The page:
Exchanging Words with Cree Ryan

A year ago, Nicole Ryan had an idea. She was going to blend her love of greenery with her newfound passion for macrame to create unique hangable art. She would design prototype plant holders and, through trial and error, create a line of four unique designs. In January of this year, she would launch her online store, With no marketing budget, she would use Instagram to get her creations out into the world. Ryan says she had no idea her @creeryan Instagram account would gain over 20 thousand followers within eight months.

“Instagram has been an incredible tool for me, and it has been intentional from the beginning,” she says while seated in her gorgeous, naturally lit studio space. “When I launched, I knew my customer was on Instagram. I know that I was going to be able to channel and convey what Cree Ryan was all about through that medium, and it got bigger a lot faster than I anticipated. With that is a lot of pressure in a way, but I just try to keep looking at it as an incredible opportunity.”

Her Exchange District space (located on the fourth floor of 290 McDermot), which she shares with such fellow Instagram-worthy creatives as ceramic superstars Mud + Stone and fashion label Made by Josephine, is a classic open concept loft with plenty of sunlight – the perfect place to foster bright ideas.

“This studio space was really what drew me in, especially to the Exchange,” Ryan says. “I didn’t know that buildings like this even existed until I met Lynne (Mulvihill) and Jenn (McCurry) of Mud + Stone. They were some of the first people that I connected and collaborated with when I started my business. Just seeing what an inspirational space it is, and the fact that there are other makers and creatives here that compliment the product that I make just made sense. It was a no brainer.”

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That creative environment is also a breeding ground for collaboration, and Ryan says she’s already been inundated with requests to work on things with many incredible creators.

“The inspiration and motivation is never lacking here, someone’s always got it together to help you out,” she says. “I think being surrounded by other creatives has been one of the biggest benefits for my business that keeps me driven.”

She’s quick to note that her very first collaboration, one with Mud + Stone, resulted in her finding a home in her studio.

“I actually wanted to rent this space in order to host workshops, until I just asked to move in and then I didn’t have to ask permission,” she says with a laugh. “Being around people and having conversations about small businesses just leads to new ideas. I’m now in a place where I do get asked to collaborate, but because I’m just a one person show it’s not always a possibility. I’m thankful for every opportunity that’s been thrown my way, and I’m definitely putting myself out there in order to make stuff happen, and to collaborate with people I consider mentors and inspirations.”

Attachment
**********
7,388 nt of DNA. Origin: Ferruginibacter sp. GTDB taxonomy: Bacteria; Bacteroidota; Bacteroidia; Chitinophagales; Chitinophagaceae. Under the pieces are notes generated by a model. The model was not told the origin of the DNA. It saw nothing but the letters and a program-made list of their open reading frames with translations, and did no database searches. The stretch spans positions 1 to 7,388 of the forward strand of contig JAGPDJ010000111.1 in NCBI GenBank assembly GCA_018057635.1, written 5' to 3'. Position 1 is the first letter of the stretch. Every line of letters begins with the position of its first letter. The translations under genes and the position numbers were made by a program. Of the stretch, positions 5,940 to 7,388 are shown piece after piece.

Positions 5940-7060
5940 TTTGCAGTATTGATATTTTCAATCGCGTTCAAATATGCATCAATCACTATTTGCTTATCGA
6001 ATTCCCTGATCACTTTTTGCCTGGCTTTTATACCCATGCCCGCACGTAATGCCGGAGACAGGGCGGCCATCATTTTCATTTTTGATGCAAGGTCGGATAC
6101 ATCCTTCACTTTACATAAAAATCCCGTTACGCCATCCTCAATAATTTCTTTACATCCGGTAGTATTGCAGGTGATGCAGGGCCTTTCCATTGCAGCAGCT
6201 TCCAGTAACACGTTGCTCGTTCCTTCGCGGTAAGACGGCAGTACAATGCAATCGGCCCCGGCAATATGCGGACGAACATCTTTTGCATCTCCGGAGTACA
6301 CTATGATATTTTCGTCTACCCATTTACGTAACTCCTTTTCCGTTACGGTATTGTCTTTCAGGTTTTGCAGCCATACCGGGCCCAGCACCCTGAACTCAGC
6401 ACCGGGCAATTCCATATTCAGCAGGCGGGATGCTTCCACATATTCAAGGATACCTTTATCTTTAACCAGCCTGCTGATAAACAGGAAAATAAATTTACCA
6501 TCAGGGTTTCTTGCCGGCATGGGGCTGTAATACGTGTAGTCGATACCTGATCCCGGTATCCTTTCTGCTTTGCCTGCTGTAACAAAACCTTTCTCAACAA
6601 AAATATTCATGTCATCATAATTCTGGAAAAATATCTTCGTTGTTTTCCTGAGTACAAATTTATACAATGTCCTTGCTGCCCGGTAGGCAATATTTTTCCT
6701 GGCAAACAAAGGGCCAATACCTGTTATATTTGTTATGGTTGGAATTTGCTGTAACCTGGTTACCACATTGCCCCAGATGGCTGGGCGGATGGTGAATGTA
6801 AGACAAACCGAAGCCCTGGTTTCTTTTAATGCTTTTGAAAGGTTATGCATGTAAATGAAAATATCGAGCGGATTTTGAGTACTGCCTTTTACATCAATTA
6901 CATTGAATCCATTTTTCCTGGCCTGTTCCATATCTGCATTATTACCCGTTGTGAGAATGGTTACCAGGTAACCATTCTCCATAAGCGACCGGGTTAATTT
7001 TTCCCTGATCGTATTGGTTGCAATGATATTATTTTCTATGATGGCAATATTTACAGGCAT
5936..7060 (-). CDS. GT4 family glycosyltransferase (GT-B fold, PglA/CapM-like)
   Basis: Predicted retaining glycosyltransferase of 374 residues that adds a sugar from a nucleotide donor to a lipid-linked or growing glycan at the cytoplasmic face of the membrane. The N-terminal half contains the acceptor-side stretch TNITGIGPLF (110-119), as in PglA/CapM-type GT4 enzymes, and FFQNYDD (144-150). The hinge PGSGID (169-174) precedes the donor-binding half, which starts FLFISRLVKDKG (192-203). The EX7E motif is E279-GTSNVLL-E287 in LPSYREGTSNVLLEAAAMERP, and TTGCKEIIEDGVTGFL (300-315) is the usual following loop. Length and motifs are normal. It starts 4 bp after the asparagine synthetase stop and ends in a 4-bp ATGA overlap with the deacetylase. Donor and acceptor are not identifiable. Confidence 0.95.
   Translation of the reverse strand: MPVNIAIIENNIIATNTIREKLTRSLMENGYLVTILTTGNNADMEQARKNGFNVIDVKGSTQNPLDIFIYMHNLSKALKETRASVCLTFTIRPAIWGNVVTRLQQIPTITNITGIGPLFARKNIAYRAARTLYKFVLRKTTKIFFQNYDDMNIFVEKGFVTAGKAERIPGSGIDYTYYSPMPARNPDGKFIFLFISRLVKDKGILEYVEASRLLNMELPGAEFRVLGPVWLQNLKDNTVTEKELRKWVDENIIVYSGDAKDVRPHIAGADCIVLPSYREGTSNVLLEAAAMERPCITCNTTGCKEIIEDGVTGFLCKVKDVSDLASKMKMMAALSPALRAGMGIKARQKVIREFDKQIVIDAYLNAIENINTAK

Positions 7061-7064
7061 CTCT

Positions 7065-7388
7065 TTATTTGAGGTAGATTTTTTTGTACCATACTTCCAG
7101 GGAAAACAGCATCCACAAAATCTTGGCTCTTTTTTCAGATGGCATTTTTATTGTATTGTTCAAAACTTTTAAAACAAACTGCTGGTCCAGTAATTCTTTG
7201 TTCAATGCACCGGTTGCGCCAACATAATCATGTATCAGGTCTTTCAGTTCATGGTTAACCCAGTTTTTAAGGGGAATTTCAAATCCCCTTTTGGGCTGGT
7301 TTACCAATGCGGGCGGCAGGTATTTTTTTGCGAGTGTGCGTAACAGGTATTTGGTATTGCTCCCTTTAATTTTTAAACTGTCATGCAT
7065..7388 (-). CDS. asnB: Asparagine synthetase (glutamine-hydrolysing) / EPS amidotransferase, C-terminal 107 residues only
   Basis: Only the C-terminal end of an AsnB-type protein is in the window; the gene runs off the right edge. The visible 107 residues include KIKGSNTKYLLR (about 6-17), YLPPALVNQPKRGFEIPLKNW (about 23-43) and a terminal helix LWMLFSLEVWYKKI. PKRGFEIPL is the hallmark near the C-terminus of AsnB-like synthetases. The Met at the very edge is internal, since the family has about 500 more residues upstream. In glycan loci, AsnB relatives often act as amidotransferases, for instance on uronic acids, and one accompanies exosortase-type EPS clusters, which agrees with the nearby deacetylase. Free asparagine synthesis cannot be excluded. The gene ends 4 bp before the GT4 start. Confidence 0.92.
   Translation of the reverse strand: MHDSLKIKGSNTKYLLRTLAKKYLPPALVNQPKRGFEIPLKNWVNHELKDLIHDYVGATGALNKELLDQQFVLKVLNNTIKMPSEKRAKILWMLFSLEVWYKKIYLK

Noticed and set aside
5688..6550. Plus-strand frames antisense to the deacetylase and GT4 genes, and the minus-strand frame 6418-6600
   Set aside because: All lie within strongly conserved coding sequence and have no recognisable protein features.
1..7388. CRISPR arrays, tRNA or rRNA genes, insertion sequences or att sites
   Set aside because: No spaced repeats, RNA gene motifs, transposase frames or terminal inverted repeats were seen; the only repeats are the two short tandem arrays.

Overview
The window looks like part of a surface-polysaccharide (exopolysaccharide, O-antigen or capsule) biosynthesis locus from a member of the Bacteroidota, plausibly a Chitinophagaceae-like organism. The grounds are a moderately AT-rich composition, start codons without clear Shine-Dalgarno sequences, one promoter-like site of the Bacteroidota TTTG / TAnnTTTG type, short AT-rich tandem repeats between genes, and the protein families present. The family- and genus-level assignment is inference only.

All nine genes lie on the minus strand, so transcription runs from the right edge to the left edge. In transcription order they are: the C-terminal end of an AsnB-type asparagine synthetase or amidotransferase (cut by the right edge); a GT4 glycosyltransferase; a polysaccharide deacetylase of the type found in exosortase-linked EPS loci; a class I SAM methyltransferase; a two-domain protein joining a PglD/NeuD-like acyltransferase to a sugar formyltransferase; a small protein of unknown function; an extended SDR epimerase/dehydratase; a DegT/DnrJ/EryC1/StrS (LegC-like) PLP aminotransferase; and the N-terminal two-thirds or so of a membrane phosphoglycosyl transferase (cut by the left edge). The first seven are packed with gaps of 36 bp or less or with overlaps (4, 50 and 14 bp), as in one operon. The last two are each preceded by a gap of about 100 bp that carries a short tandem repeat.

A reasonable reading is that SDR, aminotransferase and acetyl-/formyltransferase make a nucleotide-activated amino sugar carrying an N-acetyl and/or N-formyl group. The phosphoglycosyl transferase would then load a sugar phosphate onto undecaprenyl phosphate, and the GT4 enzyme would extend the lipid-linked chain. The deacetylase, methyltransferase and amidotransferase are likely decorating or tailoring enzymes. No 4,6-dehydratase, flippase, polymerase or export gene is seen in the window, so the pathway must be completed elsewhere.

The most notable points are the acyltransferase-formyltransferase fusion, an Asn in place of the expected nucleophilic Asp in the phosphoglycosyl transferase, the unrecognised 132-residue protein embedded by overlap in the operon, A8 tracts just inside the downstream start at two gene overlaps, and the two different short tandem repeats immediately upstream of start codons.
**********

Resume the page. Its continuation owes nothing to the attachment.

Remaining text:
Finding the right materials is just as important as finding the right collaborators. Cree Ryan uses natural cotton rope manufactured in Canada, and occasionally sources manila rope from the Philippines (acquired through a Canadian distributor). She also notes that while she didn’t grow up in a green household, her adventures with greenery and plant life have helped her connect with her roots as an adult.

“In my quest to discover and trace back some of my roots as an Indigenous person, greenery and that connectedness to nature and the world around us was definitely one of the first steps that I took to start to feel like an Indigenous woman again,” Ryan says. “Greenery definitely paved the way, and the importance of working with natural elements and fibres followed after that. It kind of just kept going from there.”

While she developed four distinct hanging pieces early on (named Fox, Woodpecker, Bear and Buffalo), she has resisted the urge to tweak or reinvent them now that they are out in the world.

“Starting a project is probably the most difficult part for me, I know a lot of people enjoy that creative process of trial and error but I actually find it quite difficult,” she says, letting out a relieved laugh. “I’ve been tempted to alter (the four styles) and I guess complicate (them), but I haven’t really found the need to and I’m very relieved in that, because that process is so challenging for me.”

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While working on her fall line (which includes wall hangings, baskets, and more) she has been going through the trial and error process again, but is happy to say that the end is in sight. It’s that beautiful simplicity that connects each piece, in addition to representing her online and in her studio space. The Cree Ryan brand is incredibly consistent, simplistic, and beautiful.

“I think anyone who says they don’t over think what they’re doing or how they’re trying to communicate it is totally lying,” she says. “Establishing these guidelines of who I wanted to be as a brand was one of the things that I spent the most time on before I even launched eight months ago. Having established those guidelines have helped me stay true to that. If you scroll back eight months in my Instagram feed things have changed slightly – I feel like I’ve gotten a little better at taking photos – but I feel like that same vibe and feeling I’ve been trying to convey from the beginning about what Cree Ryan can do for you in your space has remained consistent throughout.”

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